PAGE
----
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Baltensperger, D.D. 2002. Progress with proso, pearl and other millets. p. 100–103. In: J. Janick and A. Whipkey (eds.), Trends in new crops and new uses. ASHS Press, Alexandria, VA.

Progress with Proso, Pearl and Other Millets

David D. Baltensperger


Paniceae is the largest tribe of the Poaceae (Gramineae), with more than 1400 species. Economically important species of this tribe include proso millet (Panicum miliaceum L.), foxtail millet (Setaria italica L. Beauv.), and pearl millet (Pennisetum glaucum L.R. Br.).


Pearl millet is one of the two major crops grown to feed people living in the semi-arid, low input dryland agriculture regions of Africa and southeast Asia. People in northern Nambia are almost entirely dependent on pearl millet for food. Four countries in the Sahel of Africa, with a total population of 38 million, depend on pearl millet to provide over 1,000 calories per person per day (Dendy 1995). Pearl millet is adapted to poor, droughty, and infertile soils because it will produce more reliably under these conditions than most other grain crops. However, it readily responds to high fertility and moisture. Pearl millet grows best in light well-drained loamy to sandy soils. It can tolerate acid subsoils to as low as pH=4 and high in aluminum content (National Research Council 1996). Annual rainfall in the areas where this crop is mainly grown ranges from 250 to 700 mm but can be as high as 1500 mm. Pearl millet is an annual, sexual diploid (2n=14 chromosomes) with the A genome (Jauhar and Hanna 1998).

Primary breeding research efforts on pearl millet for grain have been carried out at Tifton, Georgia by USDA/ARS scientists Wayne Hanna, Glen Burton, and colleagues, and at the University of Nebraska by David Andrews and John Rajewski. Previous work by Bill Stegmeier in Kansas ceased with his death. Andrews and Burton have recently retired and future breeding efforts in pearl millet are seriously in doubt at this point. Commercial US cultivars are limited to forage hybrids. One recent release from the University of Nebraska takes advantage of extremely short day photoperiod requirements for floral induction, resulting in vegetative production throughout the growing season at latitudes north of Texas. This results in improved late season quality, but complicates production by limiting seed production to the tropics. At one stage as much as 35,000 acres were grown for grain in the southeastern US, but a rust epidemic reduced the acreage to zero. Currently new lines are rust resistant, but there is no commercial production at this time. Breeding and management work may make pearl millet more competitive with other feed grains, but efforts are needed to develop a market that will encourage production. A new ornamental type is expected to be released in the near future from Andrews’ program that has purple pigmentation. His program also released several parental types during the past year.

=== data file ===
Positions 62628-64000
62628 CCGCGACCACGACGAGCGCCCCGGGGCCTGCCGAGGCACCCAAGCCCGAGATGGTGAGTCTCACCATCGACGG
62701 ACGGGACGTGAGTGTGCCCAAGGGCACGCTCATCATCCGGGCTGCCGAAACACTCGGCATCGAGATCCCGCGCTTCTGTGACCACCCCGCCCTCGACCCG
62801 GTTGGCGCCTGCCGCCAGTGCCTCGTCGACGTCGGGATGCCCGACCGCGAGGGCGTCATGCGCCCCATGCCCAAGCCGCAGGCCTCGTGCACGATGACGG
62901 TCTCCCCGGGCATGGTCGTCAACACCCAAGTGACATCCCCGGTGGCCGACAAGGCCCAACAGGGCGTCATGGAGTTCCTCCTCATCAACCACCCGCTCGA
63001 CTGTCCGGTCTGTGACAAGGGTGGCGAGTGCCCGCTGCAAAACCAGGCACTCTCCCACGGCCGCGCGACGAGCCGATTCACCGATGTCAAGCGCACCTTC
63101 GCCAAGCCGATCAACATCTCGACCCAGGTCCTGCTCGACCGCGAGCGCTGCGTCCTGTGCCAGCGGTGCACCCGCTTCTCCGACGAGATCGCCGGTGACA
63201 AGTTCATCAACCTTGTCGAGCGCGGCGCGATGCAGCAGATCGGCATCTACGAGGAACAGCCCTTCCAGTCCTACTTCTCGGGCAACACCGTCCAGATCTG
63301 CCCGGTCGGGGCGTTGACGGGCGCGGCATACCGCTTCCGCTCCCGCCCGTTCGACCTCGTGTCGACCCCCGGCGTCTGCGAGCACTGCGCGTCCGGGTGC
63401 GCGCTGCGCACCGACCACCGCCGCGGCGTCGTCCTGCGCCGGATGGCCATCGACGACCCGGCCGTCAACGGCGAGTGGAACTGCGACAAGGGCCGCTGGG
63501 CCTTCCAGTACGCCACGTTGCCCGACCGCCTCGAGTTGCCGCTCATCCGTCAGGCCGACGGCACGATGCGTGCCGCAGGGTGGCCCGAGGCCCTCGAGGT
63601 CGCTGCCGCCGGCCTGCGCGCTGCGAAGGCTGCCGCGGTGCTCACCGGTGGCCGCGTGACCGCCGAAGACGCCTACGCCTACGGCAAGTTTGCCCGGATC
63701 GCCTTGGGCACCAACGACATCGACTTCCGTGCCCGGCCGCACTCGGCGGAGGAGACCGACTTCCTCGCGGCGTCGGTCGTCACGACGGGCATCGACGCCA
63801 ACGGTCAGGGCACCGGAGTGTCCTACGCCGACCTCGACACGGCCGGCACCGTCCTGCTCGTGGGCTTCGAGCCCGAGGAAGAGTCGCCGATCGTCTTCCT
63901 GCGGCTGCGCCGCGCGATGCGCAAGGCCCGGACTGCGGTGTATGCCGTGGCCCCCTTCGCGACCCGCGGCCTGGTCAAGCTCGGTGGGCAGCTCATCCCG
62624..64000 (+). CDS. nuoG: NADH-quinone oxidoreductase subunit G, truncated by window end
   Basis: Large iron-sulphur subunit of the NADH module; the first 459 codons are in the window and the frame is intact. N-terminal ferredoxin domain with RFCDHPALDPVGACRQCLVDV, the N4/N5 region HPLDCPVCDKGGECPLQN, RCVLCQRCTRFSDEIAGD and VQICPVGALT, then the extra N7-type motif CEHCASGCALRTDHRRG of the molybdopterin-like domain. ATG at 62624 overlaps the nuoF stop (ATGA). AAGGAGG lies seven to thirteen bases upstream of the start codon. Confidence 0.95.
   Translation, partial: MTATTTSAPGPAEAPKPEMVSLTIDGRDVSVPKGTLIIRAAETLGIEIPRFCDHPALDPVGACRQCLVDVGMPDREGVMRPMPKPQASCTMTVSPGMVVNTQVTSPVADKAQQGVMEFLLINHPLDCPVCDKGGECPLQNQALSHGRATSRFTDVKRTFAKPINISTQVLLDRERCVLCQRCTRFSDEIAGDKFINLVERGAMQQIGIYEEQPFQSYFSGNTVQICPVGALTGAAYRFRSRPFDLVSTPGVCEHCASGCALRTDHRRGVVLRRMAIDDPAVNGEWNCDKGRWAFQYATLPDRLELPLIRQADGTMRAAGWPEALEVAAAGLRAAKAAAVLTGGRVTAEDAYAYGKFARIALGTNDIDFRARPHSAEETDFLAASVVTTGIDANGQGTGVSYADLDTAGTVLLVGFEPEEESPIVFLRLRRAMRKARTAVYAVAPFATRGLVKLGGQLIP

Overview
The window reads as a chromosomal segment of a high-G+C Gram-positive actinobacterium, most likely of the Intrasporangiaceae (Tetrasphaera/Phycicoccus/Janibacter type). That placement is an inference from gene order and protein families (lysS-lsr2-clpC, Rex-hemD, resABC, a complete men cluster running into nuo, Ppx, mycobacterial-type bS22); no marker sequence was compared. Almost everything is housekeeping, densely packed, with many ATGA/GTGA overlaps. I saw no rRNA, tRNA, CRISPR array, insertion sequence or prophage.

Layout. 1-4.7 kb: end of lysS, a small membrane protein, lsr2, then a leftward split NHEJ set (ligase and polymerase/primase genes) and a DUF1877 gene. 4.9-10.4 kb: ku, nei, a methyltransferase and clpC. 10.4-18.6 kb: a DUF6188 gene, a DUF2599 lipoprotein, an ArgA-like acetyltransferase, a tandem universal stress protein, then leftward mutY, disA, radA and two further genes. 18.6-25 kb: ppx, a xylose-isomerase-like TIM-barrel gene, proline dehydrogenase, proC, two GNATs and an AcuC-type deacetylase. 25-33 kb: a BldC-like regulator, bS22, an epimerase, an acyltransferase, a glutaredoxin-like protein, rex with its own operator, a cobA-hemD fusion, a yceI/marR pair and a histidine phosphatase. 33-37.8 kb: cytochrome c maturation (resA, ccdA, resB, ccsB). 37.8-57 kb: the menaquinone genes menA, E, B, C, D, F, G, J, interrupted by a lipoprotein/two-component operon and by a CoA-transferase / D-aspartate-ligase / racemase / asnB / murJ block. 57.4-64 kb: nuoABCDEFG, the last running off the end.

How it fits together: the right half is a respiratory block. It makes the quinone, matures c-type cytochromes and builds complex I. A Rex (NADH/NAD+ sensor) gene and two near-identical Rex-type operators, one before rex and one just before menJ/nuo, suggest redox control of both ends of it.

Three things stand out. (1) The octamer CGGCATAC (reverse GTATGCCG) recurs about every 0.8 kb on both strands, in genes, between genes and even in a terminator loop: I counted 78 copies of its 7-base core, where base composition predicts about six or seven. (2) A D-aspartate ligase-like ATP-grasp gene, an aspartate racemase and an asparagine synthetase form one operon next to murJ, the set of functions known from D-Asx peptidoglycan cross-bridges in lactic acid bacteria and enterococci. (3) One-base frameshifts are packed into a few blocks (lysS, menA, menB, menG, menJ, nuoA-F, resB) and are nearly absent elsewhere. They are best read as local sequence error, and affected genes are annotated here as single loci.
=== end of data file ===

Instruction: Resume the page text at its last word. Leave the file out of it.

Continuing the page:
Proso millet is well adapted to many soil and climatic conditions. Being a short-season crop with a low water requirement, it grows further north (up to 54°N latitude) than the other millets and also adapts well to plateau conditions and high elevations (Matz 1986). Proso is found high in the mountains in the former Union of Soviet Socialistic Republics (USSR) up to 1200 m and in India up to 3500 m (Roshevits 1980). The proso plant is considered a short-day plant and usually an erect annual, 30- to 100-cm tall, with few tillers and an adventitious root system. Proso is produced throughout the central and northern Great Plains of the US including Nebraska, Kansas, Colorado, North Dakota, South Dakota, and Minnesota.